Something you can learn all about right here.
Importantly though, you need to sort the gold from the dross here.
As in, which commodities?
Well certain metals like copper and nickel look to be on an inexorable rise, which you can see below:
Then there are agricultural commodities, which shouldn’t be over looked as supply chains shift due to China–US trade dispute.
Take a quick look at soybean prices for instance (one year period):
That is a steep rise if I’ve ever seen one.
There are just too many commodities to go through though, so I’ll finish this section on gold.
You see, the gold price in AUD terms looks to have bounced off support a couple times recently:
Should it crack above the middle resistance line at $2,500, I’d be tempted to say gold is back on the menu.
By the way, people frequently compare Bitcoin [BTC] and gold. You can learn all about the different properties of the two monetary technologies in Selva Fregeido’s excellent report on the topic here as well.
The way I see it though, gold (despite its appeal) won’t beat the BTC price this year in terms of a percentage rise for one primary reason.
One reason why BTC could be the best performing asset class of 2021
I like this explanation…
Basically, BTC risk adjusted return has always been better (if you HODL for four years):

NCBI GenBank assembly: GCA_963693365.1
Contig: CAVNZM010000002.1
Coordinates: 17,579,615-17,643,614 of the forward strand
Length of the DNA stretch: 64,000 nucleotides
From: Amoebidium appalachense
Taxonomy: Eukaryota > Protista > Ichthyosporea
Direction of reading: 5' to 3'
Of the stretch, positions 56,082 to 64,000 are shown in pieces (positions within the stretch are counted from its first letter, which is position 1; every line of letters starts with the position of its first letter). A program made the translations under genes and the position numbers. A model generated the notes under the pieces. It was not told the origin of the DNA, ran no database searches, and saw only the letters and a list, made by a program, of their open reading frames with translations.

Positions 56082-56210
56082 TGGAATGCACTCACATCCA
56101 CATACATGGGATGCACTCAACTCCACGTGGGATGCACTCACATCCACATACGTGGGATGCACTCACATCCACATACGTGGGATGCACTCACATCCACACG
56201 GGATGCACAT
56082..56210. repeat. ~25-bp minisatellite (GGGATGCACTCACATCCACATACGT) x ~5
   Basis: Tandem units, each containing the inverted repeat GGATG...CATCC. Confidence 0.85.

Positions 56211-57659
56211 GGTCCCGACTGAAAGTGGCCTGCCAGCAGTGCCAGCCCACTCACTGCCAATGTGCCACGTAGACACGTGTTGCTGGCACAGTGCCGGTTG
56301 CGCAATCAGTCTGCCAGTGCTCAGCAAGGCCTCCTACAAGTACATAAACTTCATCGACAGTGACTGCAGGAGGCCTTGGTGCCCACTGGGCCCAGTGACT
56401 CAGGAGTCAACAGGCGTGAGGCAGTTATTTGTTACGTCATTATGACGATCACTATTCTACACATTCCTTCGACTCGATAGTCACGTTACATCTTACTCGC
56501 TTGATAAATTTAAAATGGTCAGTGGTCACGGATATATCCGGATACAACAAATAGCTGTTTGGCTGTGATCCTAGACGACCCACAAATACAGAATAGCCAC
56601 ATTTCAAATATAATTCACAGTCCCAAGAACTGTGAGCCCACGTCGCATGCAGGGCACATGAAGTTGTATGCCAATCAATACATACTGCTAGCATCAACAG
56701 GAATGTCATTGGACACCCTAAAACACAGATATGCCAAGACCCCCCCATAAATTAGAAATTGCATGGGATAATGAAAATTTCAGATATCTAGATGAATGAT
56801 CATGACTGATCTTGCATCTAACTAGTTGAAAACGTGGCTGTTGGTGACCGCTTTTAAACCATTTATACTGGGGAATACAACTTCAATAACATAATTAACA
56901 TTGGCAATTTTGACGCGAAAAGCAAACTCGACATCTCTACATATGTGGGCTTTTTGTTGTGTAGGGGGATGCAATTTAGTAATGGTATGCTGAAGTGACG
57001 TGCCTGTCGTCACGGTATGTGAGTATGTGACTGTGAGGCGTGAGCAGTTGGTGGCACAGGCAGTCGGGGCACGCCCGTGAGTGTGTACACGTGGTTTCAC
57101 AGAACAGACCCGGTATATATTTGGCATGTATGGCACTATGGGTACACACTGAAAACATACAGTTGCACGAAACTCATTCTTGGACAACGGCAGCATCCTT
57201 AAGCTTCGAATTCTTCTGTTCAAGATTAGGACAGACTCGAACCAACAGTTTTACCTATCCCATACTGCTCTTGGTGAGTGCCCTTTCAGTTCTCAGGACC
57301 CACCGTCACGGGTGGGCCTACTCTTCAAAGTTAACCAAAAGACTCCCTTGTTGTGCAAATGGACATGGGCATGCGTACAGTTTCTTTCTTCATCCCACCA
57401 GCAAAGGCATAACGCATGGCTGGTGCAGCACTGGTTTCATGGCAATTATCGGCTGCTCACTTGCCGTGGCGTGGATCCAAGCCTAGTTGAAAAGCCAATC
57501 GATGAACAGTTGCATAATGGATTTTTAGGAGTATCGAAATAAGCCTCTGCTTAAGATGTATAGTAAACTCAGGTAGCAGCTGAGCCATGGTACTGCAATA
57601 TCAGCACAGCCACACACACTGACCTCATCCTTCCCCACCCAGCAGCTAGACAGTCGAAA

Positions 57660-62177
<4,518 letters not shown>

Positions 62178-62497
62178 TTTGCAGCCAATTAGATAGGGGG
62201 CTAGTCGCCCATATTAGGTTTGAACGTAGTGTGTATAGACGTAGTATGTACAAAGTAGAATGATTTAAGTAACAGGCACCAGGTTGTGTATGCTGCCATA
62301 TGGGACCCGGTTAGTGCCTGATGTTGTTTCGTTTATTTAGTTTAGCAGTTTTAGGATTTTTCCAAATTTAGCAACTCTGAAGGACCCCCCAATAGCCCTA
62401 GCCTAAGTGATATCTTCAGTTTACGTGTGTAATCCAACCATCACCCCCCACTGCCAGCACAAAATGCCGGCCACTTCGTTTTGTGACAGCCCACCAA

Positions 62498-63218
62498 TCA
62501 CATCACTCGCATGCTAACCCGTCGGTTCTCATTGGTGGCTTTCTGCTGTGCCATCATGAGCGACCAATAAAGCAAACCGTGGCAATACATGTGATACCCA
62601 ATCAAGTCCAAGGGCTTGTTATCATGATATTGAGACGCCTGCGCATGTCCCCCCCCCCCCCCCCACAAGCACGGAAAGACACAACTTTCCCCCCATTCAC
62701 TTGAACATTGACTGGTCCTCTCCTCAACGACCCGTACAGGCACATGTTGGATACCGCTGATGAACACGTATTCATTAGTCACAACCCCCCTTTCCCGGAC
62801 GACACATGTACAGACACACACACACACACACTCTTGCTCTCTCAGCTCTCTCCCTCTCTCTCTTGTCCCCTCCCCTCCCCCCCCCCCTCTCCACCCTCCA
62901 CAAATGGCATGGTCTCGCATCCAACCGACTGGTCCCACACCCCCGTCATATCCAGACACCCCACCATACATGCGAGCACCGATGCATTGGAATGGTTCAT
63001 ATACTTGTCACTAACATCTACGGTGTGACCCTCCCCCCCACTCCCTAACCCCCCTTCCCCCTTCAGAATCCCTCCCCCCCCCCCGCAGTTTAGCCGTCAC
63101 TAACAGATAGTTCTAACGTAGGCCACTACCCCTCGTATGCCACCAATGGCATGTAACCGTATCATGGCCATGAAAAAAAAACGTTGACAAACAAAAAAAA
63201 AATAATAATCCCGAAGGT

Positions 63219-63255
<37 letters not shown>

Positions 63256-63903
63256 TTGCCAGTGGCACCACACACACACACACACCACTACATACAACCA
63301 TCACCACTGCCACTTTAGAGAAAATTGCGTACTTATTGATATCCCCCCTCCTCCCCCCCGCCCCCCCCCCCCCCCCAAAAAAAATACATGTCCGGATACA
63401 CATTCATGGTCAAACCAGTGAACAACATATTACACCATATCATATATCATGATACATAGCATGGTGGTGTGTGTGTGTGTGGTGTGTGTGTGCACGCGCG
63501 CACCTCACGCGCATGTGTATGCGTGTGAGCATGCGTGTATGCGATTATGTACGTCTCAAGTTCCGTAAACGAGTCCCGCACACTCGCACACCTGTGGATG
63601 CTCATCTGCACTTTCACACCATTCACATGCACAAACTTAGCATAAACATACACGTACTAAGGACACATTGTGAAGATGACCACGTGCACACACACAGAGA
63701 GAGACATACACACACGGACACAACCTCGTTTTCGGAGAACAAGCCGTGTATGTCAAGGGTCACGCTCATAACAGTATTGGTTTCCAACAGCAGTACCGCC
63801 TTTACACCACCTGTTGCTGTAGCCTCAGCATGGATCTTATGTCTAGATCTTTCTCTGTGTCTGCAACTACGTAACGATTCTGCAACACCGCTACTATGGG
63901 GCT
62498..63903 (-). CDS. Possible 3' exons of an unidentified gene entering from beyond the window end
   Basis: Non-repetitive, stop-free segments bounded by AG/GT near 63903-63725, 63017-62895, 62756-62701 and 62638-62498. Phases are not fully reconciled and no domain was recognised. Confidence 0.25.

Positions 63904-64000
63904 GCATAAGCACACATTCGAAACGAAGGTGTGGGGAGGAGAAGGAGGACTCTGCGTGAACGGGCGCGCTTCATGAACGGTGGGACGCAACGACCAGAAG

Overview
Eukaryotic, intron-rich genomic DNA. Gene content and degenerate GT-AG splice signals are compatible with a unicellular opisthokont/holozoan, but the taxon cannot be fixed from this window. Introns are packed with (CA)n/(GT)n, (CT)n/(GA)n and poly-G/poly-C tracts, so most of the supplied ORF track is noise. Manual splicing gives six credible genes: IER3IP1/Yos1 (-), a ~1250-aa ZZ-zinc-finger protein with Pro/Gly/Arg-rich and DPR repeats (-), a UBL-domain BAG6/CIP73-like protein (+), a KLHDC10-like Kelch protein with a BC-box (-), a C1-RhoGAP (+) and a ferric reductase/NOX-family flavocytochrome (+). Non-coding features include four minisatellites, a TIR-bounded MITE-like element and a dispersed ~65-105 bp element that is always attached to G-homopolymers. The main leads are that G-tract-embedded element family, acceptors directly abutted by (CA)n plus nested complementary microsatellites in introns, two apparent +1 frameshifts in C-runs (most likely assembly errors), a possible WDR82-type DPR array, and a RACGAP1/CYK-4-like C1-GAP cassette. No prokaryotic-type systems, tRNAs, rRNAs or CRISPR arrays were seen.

You can learn more about the Sharpe Ratio on a variety of different outlets, but in a nutshell it ‘is used to help investors understand the return of an investment compared to its risk. The ratio is the average return earned in excess of the risk-free rate per unit of volatility or total risk. Volatility is a measure of the price fluctuations of an asset or portfolio.’
There are a lot of intricacies to how this chart could be interpreted, and you may take issue with the four-year HODL period.
But realistically, that’s about how long I think a sensible investment (note: not trade) should last.
Definitely not less than a year, and ideally at least two–three years.
Here’s the thing though…
If you want to really dive into the crypto trading world it can be extraordinarily difficult. As history has shown, cryptos can be widely volatile and risky.
It can be hard to know when to buy/sell/swap, and timing is everything.
If this is what you want to get into, a reliable guide is needed.
His name is Ryan Dinse, and he runs the Crypto Flip Trader service.
You can learn more about this service by subscribing to Money Morning, where we cover crypto topics as well as a whole host of cutting-edge investment ideas.
I trust you will find it a valuable tool, and at the very least spark some big investment ideas.
You will also get first bite at a subscription to Crypto Flip Trader when it opens up again.
So sure, HODL your BTC and potentially watch it beat the market, gold and real estate again.
But it’s time to consider a new strategy as well.
For Money Morning
PS: Bitcoin vs Gold — Expert reveals how these assets stack up against each other as investments in 2021. Click here to learn more.